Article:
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As 'Missing Richard Simmons' podcast wraps, its creator has a theory about what happened to the fitness guru

 (Richard Shotwell / Associated Press)
(Richard Shotwell / Associated Press)

With the "Missing Richard Simmons" podcast coming to an end, his brother and longtime manager have stepped up to join the chorus of those saying the fitness guru, who hasn't been seen in public for three years, is fine, fine, fine.

Meanwhile, podcaster Dan Taberski wound up with a conclusion he hadn't anticipated when he wrapped up his six-part series Monday, a couple of days earlier than scheduled. 

"After 40-some-odd years, he just decided he wanted to rest," older bro Lenny Simmons told People. "He's 68 years old now and he's in good health, but he just wants time for himself." 

Lenny was repeating something he had shared with Taberski in the fifth episode of "Missing Richard Simmons": Lenny and his wife had visited Richard for five days around Christmas, and his brother was fine except for suffering from a cold. He didn't understand what his brother was doing, Lenny told Taberski, but he had to respect it. 

"These things about him transitioning to a woman are ridiculous," the elder Simmons told People — as he had previously told Taberski — alluding to one of the big where-is-Richard rumors that has circulated in the past three years. 

READ MORE: Richard Simmons 'just fine' according to LAPD wellness check >>

As for whether Simmons was being held hostage by longtime housekeeper Teresa Reveles, which was explored in the podcast? Taberski had a few things to say about that in his final episode, in a portion tinged with a just a splash of legalese.  

(Spoiler alert: If you haven't listened to the full six-part series and want to experience all of its twists and turns, you should stop reading this article now.)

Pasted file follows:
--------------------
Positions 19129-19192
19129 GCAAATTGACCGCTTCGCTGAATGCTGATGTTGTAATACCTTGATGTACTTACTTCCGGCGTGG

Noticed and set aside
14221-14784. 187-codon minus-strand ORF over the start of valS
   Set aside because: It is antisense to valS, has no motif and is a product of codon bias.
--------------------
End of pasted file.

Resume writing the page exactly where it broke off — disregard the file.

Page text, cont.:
People in a position to know came forward after the podcast went viral earlier this month, Taberski told his listeners. They included the LAPD detective who had done a wellness check at Simmons' Hollywood Hills home March 10, he said.

"Based on all this information, I believe Teresa Reveles is just doing her job," Taberski said after an I-want-to-make-this-very-clear setup. "Moreover, from what I hear now, she seems to be doing it well."

Taberski — who explained in the podcast that he and others had been very concerned since Simmons didn't show up at the Slimmons studio that day in February 2014 — has his own theory about what's up with someone he considers a friend: Basically, it has to do with how much of himself Simmons, whom Taberski had labeled an "empathist," had given to others over the years. Like, way too much. 

Also, longtime manager Michael Catalano told the podcaster, it turns out that many people who came into contact with Simmons — the one Taberski called that "short-shorts character" — may have overestimated the depth and significance of their relationships with him.

Ouch. That would mean that some or all of the people interviewed for the podcast, who were so worried about their "friend" because he left without saying goodbye, didn't know he just wasn't that into them in the first place.

"I think you've really created more worry and speculation," Catalano said, implying that the podcast, which Taberski said was intended as a "grand gesture" to Simmons, had made the fitness icon's life more difficult. 

"Where is he?" the podcaster reflected as he wrapped up his final episode. "He's home. Why has he done this? Because he just doesn't want to be that guy anymore.

"And who was that guy?" Taberski asked. "He was Richard Simmons. And he was amazing."

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